MINNESOTA, Roseau County. Hayes Lake State Park. About 30 km south-southeast of Roseau, south of County 4. T160N, R38W, Sec. 32. A single 6 × 12 m patch, with an estimated 50 plants, in old-field in sparse grasses on sandy soil under a single mature Acer negundo. Associates include Botrychium minganense, B. pallidum, B. neolunaria. June 20, 2017. Malcolm MacFarlane 765 (MIN) 958749 [1305591].

MINNESOTA, Lake of the Woods County. Red Lake Wildlife Management Area, south-southeast of Norris Camp, and south of Hogsback-O’Brien Forest Road. T159N, R35W, Sec. 2. A single 10 × 30 m patch in a homestead site, with an estimated 40 plants, in dense Bromus inermis with scattered small Populus tremuloides. Associates include Botrychium minganense, B. neolunaria, and B. pallidum. June 6, 2015, Malcolm MacFarlane 593 (MIN) 948765[1291656].

Acknowledgments

I would like to thank Don Farrar, who examined many specimens and visited all three Minnesota field sites. Welby Smith and Richard Haug gave freely of time and talents on multiple occasions. Thanks also to Bobby Henderson, who tracked phenology at the Chippewa National Forest site and escorted us there on several occasions, and to the Leech Lake Indian Reservation. The folks at Red Lake Wildlife Management Area, Gretchen Mehmel, Charlie Tucker, and Deb Beckel, made us welcome and comfortable over many seasons of field work in accommodations at Norris Camp. Special thanks to Rosemary, for her assistance and patience.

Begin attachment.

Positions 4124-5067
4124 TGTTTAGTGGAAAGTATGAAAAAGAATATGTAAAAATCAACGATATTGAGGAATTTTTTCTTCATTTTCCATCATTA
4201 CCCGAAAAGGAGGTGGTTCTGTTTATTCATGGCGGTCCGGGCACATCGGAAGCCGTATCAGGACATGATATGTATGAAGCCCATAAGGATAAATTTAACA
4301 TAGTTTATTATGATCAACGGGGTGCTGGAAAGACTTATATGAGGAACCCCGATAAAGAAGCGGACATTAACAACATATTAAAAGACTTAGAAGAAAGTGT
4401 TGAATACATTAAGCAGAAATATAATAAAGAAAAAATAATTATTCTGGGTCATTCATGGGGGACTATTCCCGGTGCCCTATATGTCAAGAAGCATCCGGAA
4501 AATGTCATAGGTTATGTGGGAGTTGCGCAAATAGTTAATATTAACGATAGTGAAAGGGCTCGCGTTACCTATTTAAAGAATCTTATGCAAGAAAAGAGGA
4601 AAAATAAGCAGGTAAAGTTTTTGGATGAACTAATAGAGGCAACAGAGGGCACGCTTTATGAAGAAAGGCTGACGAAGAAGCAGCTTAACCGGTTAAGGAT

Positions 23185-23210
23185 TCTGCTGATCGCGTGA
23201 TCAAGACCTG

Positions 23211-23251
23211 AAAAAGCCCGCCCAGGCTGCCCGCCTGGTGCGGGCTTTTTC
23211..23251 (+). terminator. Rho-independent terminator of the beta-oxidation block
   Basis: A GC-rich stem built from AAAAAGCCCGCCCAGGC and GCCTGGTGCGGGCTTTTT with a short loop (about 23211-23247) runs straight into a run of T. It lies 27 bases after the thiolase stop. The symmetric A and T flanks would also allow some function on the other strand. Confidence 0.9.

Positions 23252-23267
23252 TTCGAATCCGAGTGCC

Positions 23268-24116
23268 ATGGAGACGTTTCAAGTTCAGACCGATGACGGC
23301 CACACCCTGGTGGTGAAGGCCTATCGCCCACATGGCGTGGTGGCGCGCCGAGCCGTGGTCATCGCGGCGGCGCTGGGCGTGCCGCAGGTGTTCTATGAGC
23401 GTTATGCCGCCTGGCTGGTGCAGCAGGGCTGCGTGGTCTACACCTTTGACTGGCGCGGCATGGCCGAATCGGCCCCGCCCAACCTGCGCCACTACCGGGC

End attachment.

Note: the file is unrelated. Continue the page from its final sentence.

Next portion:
Literature Cited

Farrar, D. R. (2011). Systematics and taxonomy of genus Botrychium. Available at https://www.herbarium.iastate.edu/files/inline-files/Moonwort-Systematics.pdf. (Accessed August 2022).https://www.herbarium.iastate.edu/files/inline-files/Moonwort-Systematics.pdf

MacFarlane, M. B., and R. L. MacFarlane. (2021). Distributions of species of Botrychium (Ophioglossaceae) in north-northwestern Minnesota. The Great Lakes Botanist 60: 82–96.

North, M. R. et al. (2013). Beltrami Island land utilization project. Comprehensive conservation management plan. Minnesota Department of Natural Resources and U. S. Fish and Wildlife Service. Available online at https://files.dnr.state.mn.us/input/mgmtplans/beltrami_island/final-lupccmp.pdf. (Accessed July 2022).https://files.dnr.state.mn.us/input/mgmtplans/beltrami_island/final-lupccmp.pdf

Wagner, W. H. Jr., and F. S. Wagner. (1981). New species of moonworts, Botrychium subg. Botrychium (Ophioglossaceae) from North America. American Fern Journal 71: 20–30.